We forget the “grace” part. Remember? Mrs. Wilson’s the nice one, not me.
Peter Marty quotes Barbara Brown Taylor, who once said, “I’m not so worried about God loving me less. It is the prospect of God loving that other person I can’t stand, just as much as God might love me.” He then comments,
The most outstanding feature of God’s grace is its indiscriminate character. I’m thoroughly convinced of this, even if I cannot always appreciate it. All of the factors that determine how God might show favor rest solely on God’s wishes. Our capacity to discriminate, establish devilish screening devices, and discern unpalatable idiosyncrasies in other people cannot hold back God’s grace. Jesus refused to respect the boundaries people set up between respectable and disreputable people, between right-thinking and wrong-thinking people. In the end, it was utterances like his “prostitutes and tax-collectors entering the kingdom before the rest of us” that — literally — hung him. (The Wideness of Love)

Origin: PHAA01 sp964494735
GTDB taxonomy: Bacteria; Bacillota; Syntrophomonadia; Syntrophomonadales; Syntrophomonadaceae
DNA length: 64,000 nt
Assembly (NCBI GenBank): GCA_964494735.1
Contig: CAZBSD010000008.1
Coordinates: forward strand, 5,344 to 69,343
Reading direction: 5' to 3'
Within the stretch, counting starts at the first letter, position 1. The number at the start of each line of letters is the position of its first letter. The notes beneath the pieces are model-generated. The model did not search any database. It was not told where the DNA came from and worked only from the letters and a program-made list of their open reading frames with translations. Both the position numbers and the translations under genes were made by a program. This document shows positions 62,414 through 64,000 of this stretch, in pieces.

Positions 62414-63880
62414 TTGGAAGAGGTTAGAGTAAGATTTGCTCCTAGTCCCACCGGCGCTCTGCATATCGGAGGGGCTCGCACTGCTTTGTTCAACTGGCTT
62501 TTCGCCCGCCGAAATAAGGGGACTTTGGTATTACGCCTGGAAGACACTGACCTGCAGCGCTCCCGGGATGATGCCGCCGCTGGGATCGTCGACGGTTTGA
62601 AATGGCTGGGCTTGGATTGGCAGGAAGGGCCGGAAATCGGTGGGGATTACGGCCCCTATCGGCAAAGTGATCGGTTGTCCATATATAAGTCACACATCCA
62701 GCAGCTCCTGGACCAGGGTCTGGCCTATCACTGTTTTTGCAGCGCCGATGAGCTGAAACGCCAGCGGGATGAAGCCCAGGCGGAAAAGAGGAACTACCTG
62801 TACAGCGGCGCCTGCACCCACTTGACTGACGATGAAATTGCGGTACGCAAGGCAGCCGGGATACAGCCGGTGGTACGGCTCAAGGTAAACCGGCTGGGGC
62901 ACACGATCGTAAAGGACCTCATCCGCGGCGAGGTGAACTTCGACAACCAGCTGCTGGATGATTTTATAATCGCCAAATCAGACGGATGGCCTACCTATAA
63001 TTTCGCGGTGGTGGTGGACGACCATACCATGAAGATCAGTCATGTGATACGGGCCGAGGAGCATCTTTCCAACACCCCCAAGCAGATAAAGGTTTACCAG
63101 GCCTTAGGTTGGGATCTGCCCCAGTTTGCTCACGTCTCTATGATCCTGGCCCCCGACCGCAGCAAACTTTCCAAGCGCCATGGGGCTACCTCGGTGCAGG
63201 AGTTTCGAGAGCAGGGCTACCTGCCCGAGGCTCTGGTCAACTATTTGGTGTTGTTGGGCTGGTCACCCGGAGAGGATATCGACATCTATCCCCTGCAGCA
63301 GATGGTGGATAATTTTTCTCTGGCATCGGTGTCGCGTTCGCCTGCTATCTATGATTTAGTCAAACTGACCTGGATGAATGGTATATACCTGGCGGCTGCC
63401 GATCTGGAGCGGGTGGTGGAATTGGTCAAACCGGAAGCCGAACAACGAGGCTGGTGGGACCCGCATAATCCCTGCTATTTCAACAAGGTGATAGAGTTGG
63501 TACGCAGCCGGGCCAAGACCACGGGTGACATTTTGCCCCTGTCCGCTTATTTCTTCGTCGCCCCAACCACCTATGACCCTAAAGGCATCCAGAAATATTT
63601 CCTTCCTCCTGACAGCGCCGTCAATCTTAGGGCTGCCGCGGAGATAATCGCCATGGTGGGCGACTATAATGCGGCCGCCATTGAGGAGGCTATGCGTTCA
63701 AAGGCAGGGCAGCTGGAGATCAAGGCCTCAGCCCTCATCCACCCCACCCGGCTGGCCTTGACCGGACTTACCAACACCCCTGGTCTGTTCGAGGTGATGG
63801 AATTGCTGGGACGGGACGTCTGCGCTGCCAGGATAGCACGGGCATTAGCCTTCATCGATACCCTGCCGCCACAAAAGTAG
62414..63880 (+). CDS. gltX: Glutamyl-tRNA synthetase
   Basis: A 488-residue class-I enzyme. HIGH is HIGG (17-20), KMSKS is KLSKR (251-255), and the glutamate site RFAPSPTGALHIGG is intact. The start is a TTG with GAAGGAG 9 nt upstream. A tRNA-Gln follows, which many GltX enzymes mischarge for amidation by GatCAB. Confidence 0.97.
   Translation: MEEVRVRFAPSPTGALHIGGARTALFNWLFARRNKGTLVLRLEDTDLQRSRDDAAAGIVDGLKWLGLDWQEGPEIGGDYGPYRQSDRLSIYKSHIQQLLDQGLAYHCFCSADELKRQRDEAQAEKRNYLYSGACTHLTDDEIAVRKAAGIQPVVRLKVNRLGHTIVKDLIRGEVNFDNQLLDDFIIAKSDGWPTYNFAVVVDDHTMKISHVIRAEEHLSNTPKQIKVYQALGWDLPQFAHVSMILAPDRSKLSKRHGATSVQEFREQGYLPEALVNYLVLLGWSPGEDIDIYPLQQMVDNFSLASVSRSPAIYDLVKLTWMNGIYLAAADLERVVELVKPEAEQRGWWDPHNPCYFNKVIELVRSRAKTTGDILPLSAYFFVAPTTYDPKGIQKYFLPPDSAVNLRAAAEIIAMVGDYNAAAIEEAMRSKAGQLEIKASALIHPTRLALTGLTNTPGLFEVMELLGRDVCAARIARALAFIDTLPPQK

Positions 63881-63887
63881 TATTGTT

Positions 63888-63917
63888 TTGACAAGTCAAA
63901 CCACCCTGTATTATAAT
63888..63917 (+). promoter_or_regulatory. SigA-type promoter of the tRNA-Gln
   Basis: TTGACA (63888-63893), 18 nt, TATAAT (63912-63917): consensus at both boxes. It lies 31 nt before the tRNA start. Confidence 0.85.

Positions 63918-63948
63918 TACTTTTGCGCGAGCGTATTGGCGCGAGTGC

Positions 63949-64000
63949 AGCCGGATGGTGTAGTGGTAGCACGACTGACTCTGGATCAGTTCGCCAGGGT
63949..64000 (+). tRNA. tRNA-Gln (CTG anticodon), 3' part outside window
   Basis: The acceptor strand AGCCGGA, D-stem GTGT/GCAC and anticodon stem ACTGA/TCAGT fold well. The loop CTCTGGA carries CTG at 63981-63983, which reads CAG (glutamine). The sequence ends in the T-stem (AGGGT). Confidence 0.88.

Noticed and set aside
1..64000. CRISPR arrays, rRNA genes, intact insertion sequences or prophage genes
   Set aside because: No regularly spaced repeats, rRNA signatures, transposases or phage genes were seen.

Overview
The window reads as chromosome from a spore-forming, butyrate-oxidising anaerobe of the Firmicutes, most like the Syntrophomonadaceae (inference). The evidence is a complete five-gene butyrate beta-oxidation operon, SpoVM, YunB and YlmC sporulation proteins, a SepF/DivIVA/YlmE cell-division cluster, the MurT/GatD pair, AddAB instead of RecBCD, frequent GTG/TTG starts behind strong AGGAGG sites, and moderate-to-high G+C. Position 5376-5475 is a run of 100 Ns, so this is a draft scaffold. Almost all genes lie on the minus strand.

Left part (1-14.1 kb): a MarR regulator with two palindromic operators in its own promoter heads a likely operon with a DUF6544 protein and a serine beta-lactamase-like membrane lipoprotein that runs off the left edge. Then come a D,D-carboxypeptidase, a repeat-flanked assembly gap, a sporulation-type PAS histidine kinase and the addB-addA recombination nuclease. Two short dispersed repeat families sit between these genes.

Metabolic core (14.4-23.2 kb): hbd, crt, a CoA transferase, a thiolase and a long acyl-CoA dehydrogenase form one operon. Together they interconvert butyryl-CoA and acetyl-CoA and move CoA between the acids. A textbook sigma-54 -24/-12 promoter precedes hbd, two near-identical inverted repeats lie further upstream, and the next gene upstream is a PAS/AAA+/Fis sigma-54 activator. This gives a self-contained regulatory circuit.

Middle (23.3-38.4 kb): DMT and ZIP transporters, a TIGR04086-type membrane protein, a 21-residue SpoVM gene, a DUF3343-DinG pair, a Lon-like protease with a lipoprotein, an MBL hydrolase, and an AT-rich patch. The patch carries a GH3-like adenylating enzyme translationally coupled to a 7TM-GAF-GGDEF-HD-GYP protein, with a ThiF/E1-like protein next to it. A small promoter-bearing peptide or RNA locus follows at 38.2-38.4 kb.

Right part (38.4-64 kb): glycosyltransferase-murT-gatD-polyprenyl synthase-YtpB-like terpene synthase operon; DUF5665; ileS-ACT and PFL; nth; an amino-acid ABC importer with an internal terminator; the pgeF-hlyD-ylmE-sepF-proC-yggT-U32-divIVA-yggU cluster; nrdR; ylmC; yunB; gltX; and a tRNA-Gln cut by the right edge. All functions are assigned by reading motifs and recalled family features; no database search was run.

If receiving grace doesn’t make us both grateful and gracious, we really haven’t grasped grace.
If, in our lives, we don’t “cause [our] rain to fall on both the just and the unjust,” we are not following the One who does just that. Lavishly. Freely. Indiscriminately.
If we’re upset that Mrs. Wilson is sharing her cookies with kids we don’t like, we’ve probably developed the opinion that we deserve them more. And that some don’t deserve them at all.
Hey, if you’ve got a head full of rules about who deserves the cookies and who doesn’t, I don’t think you have much room in there for a guy like Jesus. He loves us because he loves us.
And that’s the whole story.